By Lori Fredrich Senior Writer & Dining Editor Published Sep 10, 2014 at 11:06 AM

We profiled Chef Christian Schroeder back in 2012, after he’d taken over in the kitchen at Von Trier, launching a tapas program at the otherwise beer-centric bar.

But, since his time at Von Trier, Schroeder has taken the helm at Nourri, a brand new restaurant concept that’s serving up inventive small plates to the up-and-coming neighborhood surrounding Washington Heights. So, we sat down to catch up with him and find out a little bit more about the man behind the apron.

OnMilwaukee: You’ve been in the industry for quite a while. When did you decide that you’d become a chef?

Christian Schroeder: When I was 16, I had my first kitchen job as a busser at Tivoli’s Restaurant and Lounge in Brookfield.  Then I moved my way into the kitchen. I worked there for about three or four years before I went to college.

OMC: Where did you go, and what did you study?

CS: I went to Wisconsin Lutheran College on a golf scholarship. I started out in business; I was going to follow in my father’s footsteps. But, I missed the kitchen, so I was drawn back. I worked at Tivoli’s again for a while and then started the MATC culinary program.

I dropped out of MATC to work with Dennis Steven’s Fork in the Road in Mukwonago. I worked there for a number of years, then I moved on to Embassy Suites and the Ambassador Hotel. Then, I worked at Von Trier, and most recently as the director of operations for Prodigal Gastropub.

OMC: That’s quite a journey. We’re all influenced by people along the way. Who do you have to thank?

CS: I’ve taken something away from every place or someone I’ve had the pleasure to work with -- and I feel that's important. It has molded me into the person I am today. My primary focus is in the now.

Sean Pickarts is my sous chef and, in my opinion, one of the best sous in this city. The guy is a master at desserts and a very well-rounded individual. My menu is very ambitious and none of this would be possible without his dedication and perpetual focus. 

OMC: Describe or define your style of cooking.

There’s a lot of Italian and French influence in my cooking. I’m into creative, fun food – gastropub. Taking combinations that people might not expect and making them work.  I love using great ingredients. For instance, we have Iberico ham on our menu now.

I also love the small plates thing. I’m big into changing menus seasonally. Local is important to me.

OMC: What is it about small plates?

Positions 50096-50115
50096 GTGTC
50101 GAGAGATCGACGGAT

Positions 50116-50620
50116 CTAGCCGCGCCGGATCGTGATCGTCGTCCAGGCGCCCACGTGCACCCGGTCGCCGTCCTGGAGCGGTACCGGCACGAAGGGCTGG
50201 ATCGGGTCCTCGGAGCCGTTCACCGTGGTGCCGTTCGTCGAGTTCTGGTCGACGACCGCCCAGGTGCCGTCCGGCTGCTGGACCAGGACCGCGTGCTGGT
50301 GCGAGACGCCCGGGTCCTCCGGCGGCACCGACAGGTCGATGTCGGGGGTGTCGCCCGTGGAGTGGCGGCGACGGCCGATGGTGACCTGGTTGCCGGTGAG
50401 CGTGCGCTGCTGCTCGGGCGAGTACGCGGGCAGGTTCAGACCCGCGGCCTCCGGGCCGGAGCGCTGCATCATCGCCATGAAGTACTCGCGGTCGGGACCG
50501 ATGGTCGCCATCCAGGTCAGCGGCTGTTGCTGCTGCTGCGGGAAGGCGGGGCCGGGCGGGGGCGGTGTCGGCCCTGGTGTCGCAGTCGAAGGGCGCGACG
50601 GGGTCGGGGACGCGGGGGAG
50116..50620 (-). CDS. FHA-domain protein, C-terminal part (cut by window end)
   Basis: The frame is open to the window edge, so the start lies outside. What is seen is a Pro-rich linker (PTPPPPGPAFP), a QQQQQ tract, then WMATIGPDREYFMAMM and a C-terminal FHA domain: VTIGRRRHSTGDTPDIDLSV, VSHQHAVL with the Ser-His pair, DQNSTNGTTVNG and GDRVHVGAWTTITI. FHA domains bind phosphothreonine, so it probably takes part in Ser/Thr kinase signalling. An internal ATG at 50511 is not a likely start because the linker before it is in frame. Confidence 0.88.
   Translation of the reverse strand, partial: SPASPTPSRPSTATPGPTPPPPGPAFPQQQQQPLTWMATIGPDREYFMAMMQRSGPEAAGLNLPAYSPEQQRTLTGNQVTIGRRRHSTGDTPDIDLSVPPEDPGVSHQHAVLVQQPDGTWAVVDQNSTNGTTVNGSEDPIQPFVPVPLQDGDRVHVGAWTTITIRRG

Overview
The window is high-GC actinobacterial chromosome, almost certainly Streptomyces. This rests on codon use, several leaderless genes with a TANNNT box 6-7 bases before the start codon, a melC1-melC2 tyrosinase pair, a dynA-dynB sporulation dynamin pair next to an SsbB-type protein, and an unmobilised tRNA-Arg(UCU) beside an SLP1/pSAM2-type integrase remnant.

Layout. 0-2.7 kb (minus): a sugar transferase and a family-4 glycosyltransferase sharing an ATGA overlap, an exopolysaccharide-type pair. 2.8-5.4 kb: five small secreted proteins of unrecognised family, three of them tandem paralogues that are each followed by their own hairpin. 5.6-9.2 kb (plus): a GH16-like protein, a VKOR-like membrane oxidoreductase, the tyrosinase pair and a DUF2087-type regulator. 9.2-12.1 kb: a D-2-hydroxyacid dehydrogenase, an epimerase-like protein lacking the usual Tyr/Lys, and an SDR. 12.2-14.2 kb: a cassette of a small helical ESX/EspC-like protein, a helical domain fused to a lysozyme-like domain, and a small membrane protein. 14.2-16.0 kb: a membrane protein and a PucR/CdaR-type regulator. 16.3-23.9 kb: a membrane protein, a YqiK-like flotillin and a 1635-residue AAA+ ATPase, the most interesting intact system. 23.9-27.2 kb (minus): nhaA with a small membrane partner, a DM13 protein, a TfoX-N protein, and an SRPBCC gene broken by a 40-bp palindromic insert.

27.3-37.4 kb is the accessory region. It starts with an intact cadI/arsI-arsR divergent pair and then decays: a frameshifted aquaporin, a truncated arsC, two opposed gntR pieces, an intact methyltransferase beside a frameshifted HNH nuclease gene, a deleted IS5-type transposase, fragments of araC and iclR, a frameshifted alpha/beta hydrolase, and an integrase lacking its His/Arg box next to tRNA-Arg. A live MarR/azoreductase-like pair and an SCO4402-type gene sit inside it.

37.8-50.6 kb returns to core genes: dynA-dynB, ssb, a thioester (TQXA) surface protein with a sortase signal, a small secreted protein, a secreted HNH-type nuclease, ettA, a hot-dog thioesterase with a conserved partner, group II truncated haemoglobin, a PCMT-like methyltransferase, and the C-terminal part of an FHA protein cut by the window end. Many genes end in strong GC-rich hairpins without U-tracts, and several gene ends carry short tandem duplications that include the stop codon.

CS: I like the concept of people getting together, having a good time. They can order dishes in a smaller more affordable format, and maybe trying something new that they wouldn’t ordinarily order.

Sharing, it’s very family friend oriented. It brings people together.

OMC: How did you find your way to Nourri?

CS: A friend of the family referred me to the owners, Joe (Schulte) and Tessa (Santoro).  So, I came in and redid the menus, tried to make them more fun and relatable.

OMC: Tell me about what sets Nourri apart.

CS: The name means "to nourish" – and whether it’s through our craft cocktails, our food or our hospitality, that’s what we want people to realize and to understand, that they’re being taken care of in every fashion.

The food is accessible and fun. And we really want people to see us as a place where they can come and gather and enjoy great food. We know this will be seen as a dining destination where people can come to try something different and unique.

Another thing that’s awesome is that it’s food that you’re not going to find at other restaurants.

OMC: What are your favorite dishes on the menu right now?

CS: I love the gnudi with duck confit and chanterelle mushrooms.  And the carrot agnolotti with veal brains. I also love the waffle dish. It’s my play on chicken and waffles.

And, of course, I really really love the foie gras. I love rich food. I’m not afraid to use butter or cream.

OMC: How about brunch?

We serve brunch on Saturdays and Sundays, and we have a grassfed beef shortrib hash with fried buckwheat, shallots and bordelaise. And deep fried portabellas with rustic sausage gravy, scrambled eggs and griddled mashed potatoes with mozzarella. On the sweeter side, we have housemade ricotta crepes with wild berries.